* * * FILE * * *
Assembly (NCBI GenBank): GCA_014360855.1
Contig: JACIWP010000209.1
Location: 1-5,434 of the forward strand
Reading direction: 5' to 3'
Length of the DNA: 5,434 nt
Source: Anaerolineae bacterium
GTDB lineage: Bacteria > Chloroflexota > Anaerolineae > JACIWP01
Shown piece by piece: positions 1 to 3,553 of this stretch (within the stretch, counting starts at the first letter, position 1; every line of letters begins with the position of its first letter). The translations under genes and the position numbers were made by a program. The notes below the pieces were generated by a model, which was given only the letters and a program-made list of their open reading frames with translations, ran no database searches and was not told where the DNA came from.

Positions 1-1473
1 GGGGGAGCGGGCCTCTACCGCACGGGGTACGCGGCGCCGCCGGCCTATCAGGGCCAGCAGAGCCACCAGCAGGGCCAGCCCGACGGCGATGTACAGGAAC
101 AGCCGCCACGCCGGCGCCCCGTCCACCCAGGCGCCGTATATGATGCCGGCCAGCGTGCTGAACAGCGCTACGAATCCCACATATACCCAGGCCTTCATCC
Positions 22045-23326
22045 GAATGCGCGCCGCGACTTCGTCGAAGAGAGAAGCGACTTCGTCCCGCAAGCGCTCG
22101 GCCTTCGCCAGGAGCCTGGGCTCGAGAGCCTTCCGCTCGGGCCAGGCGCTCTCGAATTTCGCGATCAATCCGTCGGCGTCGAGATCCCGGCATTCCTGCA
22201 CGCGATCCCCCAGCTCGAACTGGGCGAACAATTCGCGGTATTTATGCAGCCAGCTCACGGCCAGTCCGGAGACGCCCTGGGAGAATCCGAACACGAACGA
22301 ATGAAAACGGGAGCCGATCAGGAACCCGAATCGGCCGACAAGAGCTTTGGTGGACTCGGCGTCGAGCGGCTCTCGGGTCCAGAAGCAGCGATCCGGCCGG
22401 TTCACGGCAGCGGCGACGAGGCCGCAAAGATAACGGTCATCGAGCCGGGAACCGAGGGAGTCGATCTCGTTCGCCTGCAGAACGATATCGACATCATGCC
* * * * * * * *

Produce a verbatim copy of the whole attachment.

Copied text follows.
Assembly (NCBI GenBank): GCA_014360855.1
Contig: JACIWP010000209.1
Location: 1-5,434 of the forward strand
Reading direction: 5' to 3'
Length of the DNA: 5,434 nt
Source: Anaerolineae bacterium
GTDB lineage: Bacteria > Chloroflexota > Anaerolineae > JACIWP01
Shown piece by piece: positions 1 to 3,553 of this stretch (within the stretch, counting starts at the first letter, position 1; every line of letters begins with the position of its first letter). The translations under genes and the position numbers were made by a program. The notes below the pieces were generated by a model, which was given only the letters and a program-made list of their open reading frames with translations, ran no database searches and was not told where the DNA came from.

Positions 1-1473
1 GGGGGAGCGGGCCTCTACCGCACGGGGTACGCGGCGCCGCCGGCCTATCAGGGCCAGCAGAGCCACCAGCAGGGCCAGCCCGACGGCGATGTACAGGAAC
101 AGCCGCCACGCCGGCGCCCCGTCCACCCAGGCGCCGTATATGATGCCGGCCAGCGTGCTGAACAGCGCTACGAATCCCACATATACCCAGGCCTTCATCC
Positions 22045-23326
22045 GAATGCGCGCCGCGACTTCGTCGAAGAGAGAAGCGACTTCGTCCCGCAAGCGCTCG
22101 GCCTTCGCCAGGAGCCTGGGCTCGAGAGCCTTCCGCTCGGGCCAGGCGCTCTCGAATTTCGCGATCAATCCGTCGGCGTCGAGATCCCGGCATTCCTGCA
22201 CGCGATCCCCCAGCTCGAACTGGGCGAACAATTCGCGGTATTTATGCAGCCAGCTCACGGCCAGTCCGGAGACGCCCTGGGAGAATCCGAACACGAACGA
22301 ATGAAAACGGGAGCCGATCAGGAACCCGAATCGGCCGACAAGAGCTTTGGTGGACTCGGCGTCGAGCGGCTCTCGGGTCCAGAAGCAGCGATCCGGCCGG
22401 TTCACGGCAGCGGCGACGAGGCCGCAAAGATAACGGTCATCGAGCCGGGAACCGAGGGAGTCGATCTCGTTCGCCTGCAGAACGATATCGACATCATGCC